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WHAT IT MEANS TO BE A HELPLINE ADVOCATE

Working for the Iowa Domestic Violence Helpline has been a very rewarding, inspiring, and eye-opening opportunity for me.   I can honestly say that I was blind to how prevalent domestic violence really is. 

The training to become a Helpline Advocate was intensive and prepared me for the day we started taking calls.  Something that I hold onto from my training is that being an advocate doesn’t stop at the end of my work day.  It is my job to speak up.  One of our trainers talked about jokes that are told regarding victims and how easy it is to just let those around you make those jokes.  I think that people use humor to make subjects such as domestic violence less intense.  She challenged us to speak up and say something when those jokes are made.  By me saying something to them, they have to face the reality that this does exist.  If they understand, they will do their part to help stop it.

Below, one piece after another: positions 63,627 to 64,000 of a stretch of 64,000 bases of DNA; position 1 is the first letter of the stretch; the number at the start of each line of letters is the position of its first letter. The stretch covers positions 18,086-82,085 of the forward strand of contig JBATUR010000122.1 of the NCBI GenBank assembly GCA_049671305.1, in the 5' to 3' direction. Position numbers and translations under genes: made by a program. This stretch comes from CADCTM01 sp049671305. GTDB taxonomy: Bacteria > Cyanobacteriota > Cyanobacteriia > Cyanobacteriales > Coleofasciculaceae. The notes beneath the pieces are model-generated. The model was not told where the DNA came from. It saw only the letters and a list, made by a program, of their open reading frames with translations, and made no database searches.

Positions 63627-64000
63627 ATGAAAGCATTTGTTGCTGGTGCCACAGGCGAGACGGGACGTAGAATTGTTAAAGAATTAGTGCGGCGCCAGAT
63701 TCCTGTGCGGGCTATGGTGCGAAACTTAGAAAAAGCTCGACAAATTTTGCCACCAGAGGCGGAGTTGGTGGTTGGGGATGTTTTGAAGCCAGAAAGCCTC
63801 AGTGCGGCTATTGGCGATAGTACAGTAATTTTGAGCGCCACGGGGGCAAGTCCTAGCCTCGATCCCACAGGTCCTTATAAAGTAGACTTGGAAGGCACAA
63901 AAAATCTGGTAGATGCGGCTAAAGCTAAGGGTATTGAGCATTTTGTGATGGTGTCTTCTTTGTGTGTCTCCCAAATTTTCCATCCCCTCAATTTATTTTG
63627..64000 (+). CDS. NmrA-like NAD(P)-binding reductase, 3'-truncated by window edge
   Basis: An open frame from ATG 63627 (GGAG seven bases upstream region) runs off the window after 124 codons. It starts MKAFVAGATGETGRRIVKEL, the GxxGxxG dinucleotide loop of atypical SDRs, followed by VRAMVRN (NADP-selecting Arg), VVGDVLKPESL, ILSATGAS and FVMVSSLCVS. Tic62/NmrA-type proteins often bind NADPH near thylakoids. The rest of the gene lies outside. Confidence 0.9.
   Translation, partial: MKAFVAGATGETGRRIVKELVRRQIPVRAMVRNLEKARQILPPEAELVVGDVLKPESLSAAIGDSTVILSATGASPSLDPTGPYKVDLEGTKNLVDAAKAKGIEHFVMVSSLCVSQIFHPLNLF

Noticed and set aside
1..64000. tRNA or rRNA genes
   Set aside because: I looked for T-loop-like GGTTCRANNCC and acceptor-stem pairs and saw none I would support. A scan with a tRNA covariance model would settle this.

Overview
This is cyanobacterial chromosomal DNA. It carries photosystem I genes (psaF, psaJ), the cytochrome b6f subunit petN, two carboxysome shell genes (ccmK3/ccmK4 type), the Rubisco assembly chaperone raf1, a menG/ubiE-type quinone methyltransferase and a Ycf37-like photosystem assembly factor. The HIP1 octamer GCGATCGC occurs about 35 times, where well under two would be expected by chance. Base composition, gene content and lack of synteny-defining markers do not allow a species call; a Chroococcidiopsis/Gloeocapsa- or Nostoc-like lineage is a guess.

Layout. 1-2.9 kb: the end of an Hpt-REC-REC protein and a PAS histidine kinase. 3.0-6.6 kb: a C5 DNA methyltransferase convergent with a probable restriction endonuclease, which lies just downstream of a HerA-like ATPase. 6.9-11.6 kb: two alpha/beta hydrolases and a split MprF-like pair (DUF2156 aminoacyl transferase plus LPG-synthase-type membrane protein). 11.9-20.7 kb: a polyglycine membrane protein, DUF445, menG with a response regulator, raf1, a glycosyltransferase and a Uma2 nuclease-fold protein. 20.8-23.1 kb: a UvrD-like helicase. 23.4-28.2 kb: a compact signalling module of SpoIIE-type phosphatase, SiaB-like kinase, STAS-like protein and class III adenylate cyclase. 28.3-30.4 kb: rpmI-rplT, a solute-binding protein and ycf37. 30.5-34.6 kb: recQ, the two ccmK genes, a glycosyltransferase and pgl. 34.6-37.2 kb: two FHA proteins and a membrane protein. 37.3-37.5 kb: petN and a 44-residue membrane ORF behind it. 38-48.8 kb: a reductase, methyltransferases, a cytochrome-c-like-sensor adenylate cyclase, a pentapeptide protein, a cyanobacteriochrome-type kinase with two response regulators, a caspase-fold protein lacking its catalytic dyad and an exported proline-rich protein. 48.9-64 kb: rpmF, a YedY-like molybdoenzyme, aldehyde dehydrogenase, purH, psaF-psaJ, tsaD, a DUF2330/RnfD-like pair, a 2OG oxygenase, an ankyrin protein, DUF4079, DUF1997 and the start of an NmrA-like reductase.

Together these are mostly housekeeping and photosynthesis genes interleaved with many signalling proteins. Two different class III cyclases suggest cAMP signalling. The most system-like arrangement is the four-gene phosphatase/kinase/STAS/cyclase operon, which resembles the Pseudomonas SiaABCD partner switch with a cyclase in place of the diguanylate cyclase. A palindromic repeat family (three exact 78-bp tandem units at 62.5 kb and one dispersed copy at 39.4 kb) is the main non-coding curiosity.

The hardest part of being a Helpline Advocate is not knowing the outcome of a caller’s situation.  People often call us in extreme crisis, but we don’t know what happens after we connect them with their local advocates.  I find comfort knowing that I was what they needed in that moment and that I did my part; that my piece of the puzzle is in place.

I find it so rewarding when a victim has that “aha moment”.  Those moments can be scary and emotional for them, but they’re also often empowering.  These “aha moments” happen most often when reviewing the power and control wheel and the victim realizes that they are a victim.  Being able to help a caller change from defeated to empowered is so rewarding.

Being able to be a piece of their puzzle and share in their “aha moments” is what makes me excited about coming to work every day.  

-- Teresa, Iowa Domestic Violence Helpline Advocate